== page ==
A home sale success doesn’t end on the auctioneer’s hammer or when your buyers sign the dotted line of a sale and purchase agreement. A lot happens in the period after you sell your house, particularly when preparing a property for settlement. To help, here’s a checklist to keep your home sale on track.
1. Confirm with your Lawyer
Your lawyer or conveyancer will take care of the legal aspects of your home sale and transferral of finances for your home sale. You will need to book in time to see them so you can:
Sign an authority for your lawyer or conveyancer to transfer the title to you.
Sign your lender’s home loan and finance agreements if you are borrowing money.
It’s best to get in touch with your lawyer or conveyancer earlier to avoid any potential—and costly—delays.
Important! Before you go to auction or sign a sale and purchase agreement, let your lawyer know your intended settlement time and any conditions of sale you’ve written into the agreement. Once you’ve signed, let your lawyer know of any changes to your settlement terms or conditions that may have resulted from last-minute negotiations.
2. Confirm your finances
This may require several trips to your mortgage lender to get documents signed in preparation for your property sale, and if applicable, next property purchase.
You should also make sure there are no outstanding charges on your property and pay any bills due before your settlement day. Where bills are paid in advance, as is often the case with body corporate and council rates, you will still need to pay these fees. However, the final settlement amount will be adjusted to reflect this and shown on the final settlement statement your lawyer provides to the buyers.
On settlement day, your lawyer will liaise with the buyers’ bank or mortgage lender to ensure their funds are transferred to you.
Your buyer(s) should arrange this a few days before settlement day, which should give you time to fix any issues that might arise.
Note: If you’re a landlord, you’ll need to get your tenant’s consent for the inspector to come onto the property (and again if you need to carry out any maintenance). Both you and your buyers should allow extra time to organise this. If your property is part of a body corporate, they may require certain repairs or maintenance to go through them.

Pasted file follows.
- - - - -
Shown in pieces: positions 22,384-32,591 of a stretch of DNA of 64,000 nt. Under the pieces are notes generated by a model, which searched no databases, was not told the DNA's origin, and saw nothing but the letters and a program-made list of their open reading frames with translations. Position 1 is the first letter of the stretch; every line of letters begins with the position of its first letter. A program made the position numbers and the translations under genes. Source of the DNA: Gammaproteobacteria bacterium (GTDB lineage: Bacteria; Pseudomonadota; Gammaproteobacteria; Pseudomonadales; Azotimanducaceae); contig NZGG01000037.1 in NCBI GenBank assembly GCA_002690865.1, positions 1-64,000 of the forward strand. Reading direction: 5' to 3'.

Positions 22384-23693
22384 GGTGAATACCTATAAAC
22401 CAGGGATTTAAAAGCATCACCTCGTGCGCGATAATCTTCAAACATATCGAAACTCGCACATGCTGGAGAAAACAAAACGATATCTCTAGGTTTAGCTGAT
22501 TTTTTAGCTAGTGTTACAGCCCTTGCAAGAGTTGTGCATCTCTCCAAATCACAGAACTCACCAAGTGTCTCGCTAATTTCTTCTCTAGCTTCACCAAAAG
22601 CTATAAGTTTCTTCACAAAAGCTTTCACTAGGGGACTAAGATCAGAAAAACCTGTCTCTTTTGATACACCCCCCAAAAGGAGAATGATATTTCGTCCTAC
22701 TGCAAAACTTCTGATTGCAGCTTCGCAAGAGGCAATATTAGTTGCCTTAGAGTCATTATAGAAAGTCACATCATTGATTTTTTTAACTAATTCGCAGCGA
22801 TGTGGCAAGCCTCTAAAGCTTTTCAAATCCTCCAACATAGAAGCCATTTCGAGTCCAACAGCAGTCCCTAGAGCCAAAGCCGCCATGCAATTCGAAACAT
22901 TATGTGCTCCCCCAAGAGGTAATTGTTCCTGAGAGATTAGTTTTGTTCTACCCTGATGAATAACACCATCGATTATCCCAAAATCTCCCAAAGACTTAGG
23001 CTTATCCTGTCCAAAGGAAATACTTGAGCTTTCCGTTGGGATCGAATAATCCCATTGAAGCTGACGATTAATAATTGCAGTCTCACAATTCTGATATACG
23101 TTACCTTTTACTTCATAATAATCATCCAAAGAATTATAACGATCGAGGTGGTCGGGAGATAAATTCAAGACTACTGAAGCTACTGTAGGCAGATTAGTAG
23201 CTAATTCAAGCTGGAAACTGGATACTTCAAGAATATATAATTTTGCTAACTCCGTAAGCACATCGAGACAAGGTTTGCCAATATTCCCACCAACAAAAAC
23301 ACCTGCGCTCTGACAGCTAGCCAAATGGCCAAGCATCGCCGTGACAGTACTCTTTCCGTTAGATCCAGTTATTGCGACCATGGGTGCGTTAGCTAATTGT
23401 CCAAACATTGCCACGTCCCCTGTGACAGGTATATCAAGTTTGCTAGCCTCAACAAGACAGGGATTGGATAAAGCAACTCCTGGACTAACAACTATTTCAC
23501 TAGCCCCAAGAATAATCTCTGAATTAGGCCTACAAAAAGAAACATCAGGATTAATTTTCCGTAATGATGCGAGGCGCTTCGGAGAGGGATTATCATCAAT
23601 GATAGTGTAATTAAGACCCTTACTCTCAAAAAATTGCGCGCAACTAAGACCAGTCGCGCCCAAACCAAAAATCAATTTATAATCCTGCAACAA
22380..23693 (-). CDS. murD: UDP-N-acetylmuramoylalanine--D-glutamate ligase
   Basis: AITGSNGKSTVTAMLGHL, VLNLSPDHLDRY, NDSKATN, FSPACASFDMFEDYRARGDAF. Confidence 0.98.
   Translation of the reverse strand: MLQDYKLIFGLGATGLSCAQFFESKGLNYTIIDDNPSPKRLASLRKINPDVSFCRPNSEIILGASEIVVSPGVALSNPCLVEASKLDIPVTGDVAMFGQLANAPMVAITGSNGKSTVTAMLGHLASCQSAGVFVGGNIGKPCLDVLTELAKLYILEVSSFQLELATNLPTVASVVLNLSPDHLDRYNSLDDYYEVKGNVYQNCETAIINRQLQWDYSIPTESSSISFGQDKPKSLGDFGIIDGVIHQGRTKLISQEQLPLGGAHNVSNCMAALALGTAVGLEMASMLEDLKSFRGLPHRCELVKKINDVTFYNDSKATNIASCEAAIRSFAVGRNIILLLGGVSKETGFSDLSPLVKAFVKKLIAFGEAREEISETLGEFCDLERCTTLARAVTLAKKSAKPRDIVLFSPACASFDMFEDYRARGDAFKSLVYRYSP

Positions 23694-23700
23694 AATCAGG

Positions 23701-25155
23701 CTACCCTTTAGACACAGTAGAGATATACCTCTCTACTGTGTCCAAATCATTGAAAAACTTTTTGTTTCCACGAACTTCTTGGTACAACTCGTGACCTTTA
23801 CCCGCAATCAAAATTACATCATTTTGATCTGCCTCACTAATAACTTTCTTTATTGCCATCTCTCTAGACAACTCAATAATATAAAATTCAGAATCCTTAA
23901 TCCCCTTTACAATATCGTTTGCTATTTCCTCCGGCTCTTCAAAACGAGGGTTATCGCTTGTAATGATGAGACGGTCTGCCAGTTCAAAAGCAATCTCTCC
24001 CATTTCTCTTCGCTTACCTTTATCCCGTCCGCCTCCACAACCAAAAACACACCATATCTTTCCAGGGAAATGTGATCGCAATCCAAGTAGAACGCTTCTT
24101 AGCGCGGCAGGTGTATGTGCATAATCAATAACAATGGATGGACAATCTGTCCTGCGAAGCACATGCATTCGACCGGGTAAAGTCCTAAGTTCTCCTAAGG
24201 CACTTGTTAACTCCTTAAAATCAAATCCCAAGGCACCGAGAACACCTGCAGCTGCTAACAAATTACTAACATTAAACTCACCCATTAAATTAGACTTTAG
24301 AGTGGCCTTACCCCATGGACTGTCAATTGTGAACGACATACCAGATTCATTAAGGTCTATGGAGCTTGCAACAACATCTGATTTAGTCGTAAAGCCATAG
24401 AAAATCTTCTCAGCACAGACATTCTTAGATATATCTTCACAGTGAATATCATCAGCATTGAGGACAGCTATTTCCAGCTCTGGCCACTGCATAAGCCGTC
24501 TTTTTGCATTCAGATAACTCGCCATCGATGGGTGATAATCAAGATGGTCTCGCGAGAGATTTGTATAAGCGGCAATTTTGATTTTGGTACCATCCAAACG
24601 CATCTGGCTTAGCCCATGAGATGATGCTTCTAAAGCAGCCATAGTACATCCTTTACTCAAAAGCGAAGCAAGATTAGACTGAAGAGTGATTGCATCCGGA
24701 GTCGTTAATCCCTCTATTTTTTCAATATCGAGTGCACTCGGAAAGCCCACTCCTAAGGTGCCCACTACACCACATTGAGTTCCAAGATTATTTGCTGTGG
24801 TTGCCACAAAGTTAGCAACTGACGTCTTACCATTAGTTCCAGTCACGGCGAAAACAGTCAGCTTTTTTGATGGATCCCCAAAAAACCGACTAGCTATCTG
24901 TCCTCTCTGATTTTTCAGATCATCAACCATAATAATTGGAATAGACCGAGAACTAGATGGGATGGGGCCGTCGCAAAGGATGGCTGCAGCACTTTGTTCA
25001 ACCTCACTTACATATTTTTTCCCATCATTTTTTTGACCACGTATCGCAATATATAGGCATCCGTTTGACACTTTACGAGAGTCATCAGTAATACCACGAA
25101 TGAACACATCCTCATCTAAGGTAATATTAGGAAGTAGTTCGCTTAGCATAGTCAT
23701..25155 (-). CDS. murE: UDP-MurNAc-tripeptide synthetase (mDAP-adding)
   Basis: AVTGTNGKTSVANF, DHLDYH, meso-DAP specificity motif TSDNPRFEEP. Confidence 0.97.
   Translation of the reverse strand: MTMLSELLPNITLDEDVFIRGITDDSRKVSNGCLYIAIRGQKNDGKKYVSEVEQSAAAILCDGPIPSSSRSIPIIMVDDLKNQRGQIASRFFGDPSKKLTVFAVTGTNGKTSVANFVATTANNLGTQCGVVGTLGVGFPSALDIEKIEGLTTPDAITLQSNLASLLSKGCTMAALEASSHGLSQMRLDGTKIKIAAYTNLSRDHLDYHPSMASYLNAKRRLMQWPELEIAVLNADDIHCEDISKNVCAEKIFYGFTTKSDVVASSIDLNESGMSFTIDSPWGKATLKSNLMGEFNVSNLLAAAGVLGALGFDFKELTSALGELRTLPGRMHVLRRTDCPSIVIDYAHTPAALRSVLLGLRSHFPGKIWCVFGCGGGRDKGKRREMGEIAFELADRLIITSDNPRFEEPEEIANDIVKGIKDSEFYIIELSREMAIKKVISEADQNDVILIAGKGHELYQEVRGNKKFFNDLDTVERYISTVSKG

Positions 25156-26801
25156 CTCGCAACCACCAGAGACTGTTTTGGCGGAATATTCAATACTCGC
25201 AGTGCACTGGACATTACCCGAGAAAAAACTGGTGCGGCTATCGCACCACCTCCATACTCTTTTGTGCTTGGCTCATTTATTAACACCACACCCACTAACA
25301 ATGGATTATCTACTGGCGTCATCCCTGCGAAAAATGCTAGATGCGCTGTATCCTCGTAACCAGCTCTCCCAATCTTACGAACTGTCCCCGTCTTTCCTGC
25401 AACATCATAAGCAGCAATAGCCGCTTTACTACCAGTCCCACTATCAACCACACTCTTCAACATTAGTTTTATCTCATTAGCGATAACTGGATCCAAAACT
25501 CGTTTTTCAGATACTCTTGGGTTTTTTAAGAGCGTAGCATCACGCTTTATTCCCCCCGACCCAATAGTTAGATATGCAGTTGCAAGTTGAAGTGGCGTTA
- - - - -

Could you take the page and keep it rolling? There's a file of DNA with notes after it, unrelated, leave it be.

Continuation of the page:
Before your pre-settlement inspection, you should also check that:
All chattels listed in the sale agreement are owned by you (i.e. no money owing on them) and are working properly (unless agreed otherwise).
All lights work.
All curtains and window coverings are functional.
Any repair or maintenance work outlined in your sale and purchase agreement is complete.
All keys and garage door remotes are accounted for and any alarm codes are written down.
The property is clean—in some instances, your sale and purchase agreement may specify you have the home professionally cleaned.
The garden is maintained, including lawns mowed, and no plants are removed.
All your belongings and rubbish are removed.
Note: Your lawyer or conveyancer can act as your mediator if your home is damaged since its purchase, or if chattels are found missing or damaged in the pre-settlement inspection.
Don’t forget to change (or cancel) the address of your home and contents insurance to coincide with the settlement date you settle—and not before.
Tip: Make sure your belongings are covered during your move.
Make sure to cancel or arrange a transfer of services for your:
Any automatic payments set up for the property (e.g. council rates).
Tip: Consider leaving a note with a forwarding address for your mail.
6. Deliver all keys to your agent or lawyer
Take your keys, garage door remotes and alarm details to your agent, lawyer or conveyancer to hand on to the buyers. The earlier you do this on your settlement day, the sooner your settlement is complete!
Tip: Also consider creating an information pack that contains all the important documents the new owners may need such as warranty information, chattel manuals and any renovation records.
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